This is a big blow to the "ex-gay movement"
Sully points out that the leading British pastoral couseling movement to steer self-loathing gays to psychotherapy or religion, Courage, has thrown in the towel. They’ve gotten a sign from above to stop trying to “cure” gay folks.
New Developments at Courage by Jeremy Marks: …When Courage began in 1988, I shared the view commonly held amongst conservative evangelical Christians that, according to the Bible, we are all made male and female and that the union of a man and a woman fulfils God’s purposes for mankind with godly marriage and family life forming the essential building blocks for a stable society. I still hold firmly to that view.
…After ten years, however, six spent running residential discipleship courses, followed by years of weekly group meetings, it was increasingly clear that however repentant people were, and however much dedication and effort they put into seeking change, none were really ‘successful’ in the long term in ‘dealing with the deeper issues’. This is not to say that people gained no benefit! Many matured greatly. A few married (though their same-sex attractions remain an ongoing issue for them). But the kind of change everyone really hoped for – to re-orientate and reach a point where their struggle with being gay was over – remained elusive. We never saw the fruit we longed for.
But many gay Christians have suffered too, facing a life of inner conflict and loneliness with courage, as they renounced the possibility of a gay relationship. Celibacy, it seemed, was still the only option for a gay Christian.
Yet the word celibacy is not to be found anywhere in the Bible. The idea of ‘renouncing marriage for the sake of the Kingdom of Heaven’ was introduced by Jesus (Matthew 19:12) and supported by Paul (1 Corinthians 7:7). But they are clear: singleness is a gift. In fact, insistence upon celibacy has no biblical support.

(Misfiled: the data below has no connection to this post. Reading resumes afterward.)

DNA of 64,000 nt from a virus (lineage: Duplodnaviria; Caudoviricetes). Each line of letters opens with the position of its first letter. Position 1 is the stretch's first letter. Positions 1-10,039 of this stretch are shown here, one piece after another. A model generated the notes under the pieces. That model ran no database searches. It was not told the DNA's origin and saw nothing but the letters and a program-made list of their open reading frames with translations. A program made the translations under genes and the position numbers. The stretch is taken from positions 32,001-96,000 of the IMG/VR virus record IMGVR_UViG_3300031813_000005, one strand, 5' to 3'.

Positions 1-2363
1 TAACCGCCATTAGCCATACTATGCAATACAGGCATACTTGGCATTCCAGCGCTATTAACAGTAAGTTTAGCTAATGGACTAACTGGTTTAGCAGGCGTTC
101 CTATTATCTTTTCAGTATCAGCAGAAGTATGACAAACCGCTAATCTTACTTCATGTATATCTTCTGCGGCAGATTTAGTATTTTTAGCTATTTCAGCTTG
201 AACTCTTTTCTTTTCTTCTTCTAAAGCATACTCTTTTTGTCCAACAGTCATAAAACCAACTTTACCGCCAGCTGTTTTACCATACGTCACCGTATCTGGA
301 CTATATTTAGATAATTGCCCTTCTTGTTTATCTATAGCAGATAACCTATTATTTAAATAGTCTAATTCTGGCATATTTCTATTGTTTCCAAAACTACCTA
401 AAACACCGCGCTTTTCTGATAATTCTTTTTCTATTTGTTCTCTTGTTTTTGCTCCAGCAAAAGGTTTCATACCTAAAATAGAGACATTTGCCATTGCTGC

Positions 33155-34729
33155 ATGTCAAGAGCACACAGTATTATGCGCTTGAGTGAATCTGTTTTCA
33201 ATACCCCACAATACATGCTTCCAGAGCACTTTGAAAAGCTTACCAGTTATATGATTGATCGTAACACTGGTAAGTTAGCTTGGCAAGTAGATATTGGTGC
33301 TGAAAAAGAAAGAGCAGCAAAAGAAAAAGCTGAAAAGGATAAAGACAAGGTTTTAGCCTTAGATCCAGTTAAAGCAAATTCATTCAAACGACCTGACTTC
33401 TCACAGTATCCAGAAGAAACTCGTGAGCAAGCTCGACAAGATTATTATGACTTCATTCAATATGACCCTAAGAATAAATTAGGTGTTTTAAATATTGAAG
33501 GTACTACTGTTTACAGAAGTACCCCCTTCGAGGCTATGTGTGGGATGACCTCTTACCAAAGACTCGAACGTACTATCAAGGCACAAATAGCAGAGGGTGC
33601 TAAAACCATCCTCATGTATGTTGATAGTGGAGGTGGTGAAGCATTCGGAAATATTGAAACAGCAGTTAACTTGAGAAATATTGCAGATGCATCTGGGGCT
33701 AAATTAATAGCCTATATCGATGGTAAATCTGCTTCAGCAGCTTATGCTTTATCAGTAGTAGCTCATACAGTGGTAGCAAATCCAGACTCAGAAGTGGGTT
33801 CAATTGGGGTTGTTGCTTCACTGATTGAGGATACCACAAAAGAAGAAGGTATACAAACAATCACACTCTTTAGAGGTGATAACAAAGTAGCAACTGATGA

Nevertheless the Church still demands celibacy for all unmarried people. Under this pressure, I’ve seen many folk become seriously disillusioned over the years. Some became deeply depressed and hopeless, even suicidal; others embraced a more ‘liberal’ theology and sought gay relationships. Some just lost their faith altogether – a tragic conclusion that I found heart-breaking, as a pastor committed to helping people find their hope in Christ.
In contrast, I saw that those who began, on their own initiative, to embrace the possibility of a gay relationship, benefited greatly. Common to all was an underlying longing for companionship and intimacy – a heart-longing, not merely a craving to pursue gay sex! So I realised that to dismiss erotic intimacy between gay men merely as the pursuit of lust was to seriously misjudge the situation. Gay relationships, entered into sincerely, with mutual commitment, provide value and a sense of belonging. And when Christ has central place, people’s morale – above all their hope in God – recovers.
So, where does that leave the ex-gay movement here in the States? Do they have any other, more effective tricks up their sleeve? What do brethren Falwell and Phelps think of this?
Falwell and Rev. Fred “God Hates Fags” Phelps.